2019 Health Care Heroes: Centenarian finds role that’s ‘just right’

Health Care HeroesVolunteer

Eulala Roettger, Ascension St. Vincent Anderson

Eulala Roettger became a volunteer after she retired from classroom teaching in 1984, but it took her a while to find the perfect place to donate her time.

volunteer-roettger-hch-2019.jpg Eulala Roettger helps patients who are usually decades younger than she is. 

Roettger, who turns 100 in April, finally found the volunteer job that was right for her—20 years ago at Ascension St. Vincent Hospital in Anderson, where she is front-desk greeter at the Ambulatory Services Building. She answers questions, helps people find their way, and is ready with a wheelchair for patients who usually are several decades younger than she is.

After volunteering at an art center, serving as a photographer for an organization that takes pets into nursing homes, selling and taking tickets at the Paramount Theatre in Anderson, and working in the office of a former U.S. congressman, Roettger knew that working at the hospital was right for her.

“One job was too much driving, one was too much sitting, one was too much standing,” she said. The hospital job “was just right.” But her favorite thing about working at St. Vincent isn’t the proper mix of sitting and standing. It’s the people.

“The people who come in there seem lost and need help,” she said, mentioning how friendly they are even when they’re asking for help. “If I’m working a crossword puzzle, they help me with that. If I’m reading a book, they want to know what the book is about.”

Roettger’s co-workers say she’s the friendly one. 

“She is just a delight,” said Elizabeth Hart, the hospital’s coordinator of mission and volunteer services. Hart said Roettger has donated about 8,300 hours in her two decades of volunteer work. She works three- or four-hour shifts twice a week after driving to the hospital in her sporty Mini Cooper.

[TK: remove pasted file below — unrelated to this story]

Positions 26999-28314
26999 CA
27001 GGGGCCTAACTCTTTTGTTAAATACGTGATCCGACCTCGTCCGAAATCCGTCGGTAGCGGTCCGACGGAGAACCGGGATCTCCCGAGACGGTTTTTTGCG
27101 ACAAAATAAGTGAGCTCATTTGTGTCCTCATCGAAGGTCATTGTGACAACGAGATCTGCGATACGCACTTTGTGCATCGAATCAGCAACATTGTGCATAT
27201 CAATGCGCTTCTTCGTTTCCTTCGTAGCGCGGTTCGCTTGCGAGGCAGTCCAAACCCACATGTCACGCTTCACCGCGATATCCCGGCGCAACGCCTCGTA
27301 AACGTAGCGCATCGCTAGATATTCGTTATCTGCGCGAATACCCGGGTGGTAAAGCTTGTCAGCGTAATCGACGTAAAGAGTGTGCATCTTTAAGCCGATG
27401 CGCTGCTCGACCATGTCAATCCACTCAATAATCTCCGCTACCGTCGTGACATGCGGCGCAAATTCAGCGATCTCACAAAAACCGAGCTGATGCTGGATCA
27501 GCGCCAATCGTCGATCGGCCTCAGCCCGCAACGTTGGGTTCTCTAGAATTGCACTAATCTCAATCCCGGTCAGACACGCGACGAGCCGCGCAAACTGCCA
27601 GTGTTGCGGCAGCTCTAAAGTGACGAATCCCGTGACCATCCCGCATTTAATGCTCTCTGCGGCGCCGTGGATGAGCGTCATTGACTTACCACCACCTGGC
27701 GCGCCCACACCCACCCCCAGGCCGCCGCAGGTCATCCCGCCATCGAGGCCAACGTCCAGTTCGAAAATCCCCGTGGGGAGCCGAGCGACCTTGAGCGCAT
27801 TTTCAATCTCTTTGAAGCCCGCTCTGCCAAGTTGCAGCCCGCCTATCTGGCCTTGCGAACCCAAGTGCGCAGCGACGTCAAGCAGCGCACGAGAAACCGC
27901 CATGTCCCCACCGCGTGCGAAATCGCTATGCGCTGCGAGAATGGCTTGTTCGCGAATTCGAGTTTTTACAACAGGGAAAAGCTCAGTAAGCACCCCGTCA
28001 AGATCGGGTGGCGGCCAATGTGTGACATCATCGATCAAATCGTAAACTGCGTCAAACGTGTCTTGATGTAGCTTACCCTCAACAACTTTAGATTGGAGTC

When Roettger arrives, she can count on someone from the hospital lab to come out and park her car. To return the favor, Roettger likes to take the self-appointed valets to her favorite restaurant, Bonge’s Tavern in nearby Perkinsville. Her nephew,  a regular there, always sees that there’s a table ready for Roettger and her guests. 

The personal connections she’s made since moving back to her native Madison County in 1988 are what she craved when she decided to volunteer. After a teaching career that took her from Lapel to Cambridge City to Connersville, where she retired after 27 years there teaching history at the junior-high level, Roettger launched her volunteer work at the McCurdy Mission School in Espanola, New Mexico. 

After two years of assisting the McCurdy principal and doing some hiking in the mountains between Santa Fe and Taos, Roettger moved back to Cambridge City, where she’d been married and lived for most of her teaching career. She volunteered in a dress shop there for a few years before deciding to move back to Anderson to be close to her nieces and nephews.

But she soon realized she didn’t know the town or the people, so she jumped back into volunteering to reacquaint herself with the community. And to keep busy. 

Roettger thinks it’s important to wake up every morning with something in mind that you’re going to do. Volunteering helps accomplish that goal. “Even if you get up and don’t think you feel very well, when you get to the job you feel great.”

Volunteering isn’t the only way she gives back. Roettger created a scholarship fund 20 years ago for any Madison County high school senior interested in going into teaching. Last year’s recipient of the Eulala Roettger Scholarship for Future Teachers was awarded $3,500.•

Read more Health Care Heroes profiles.

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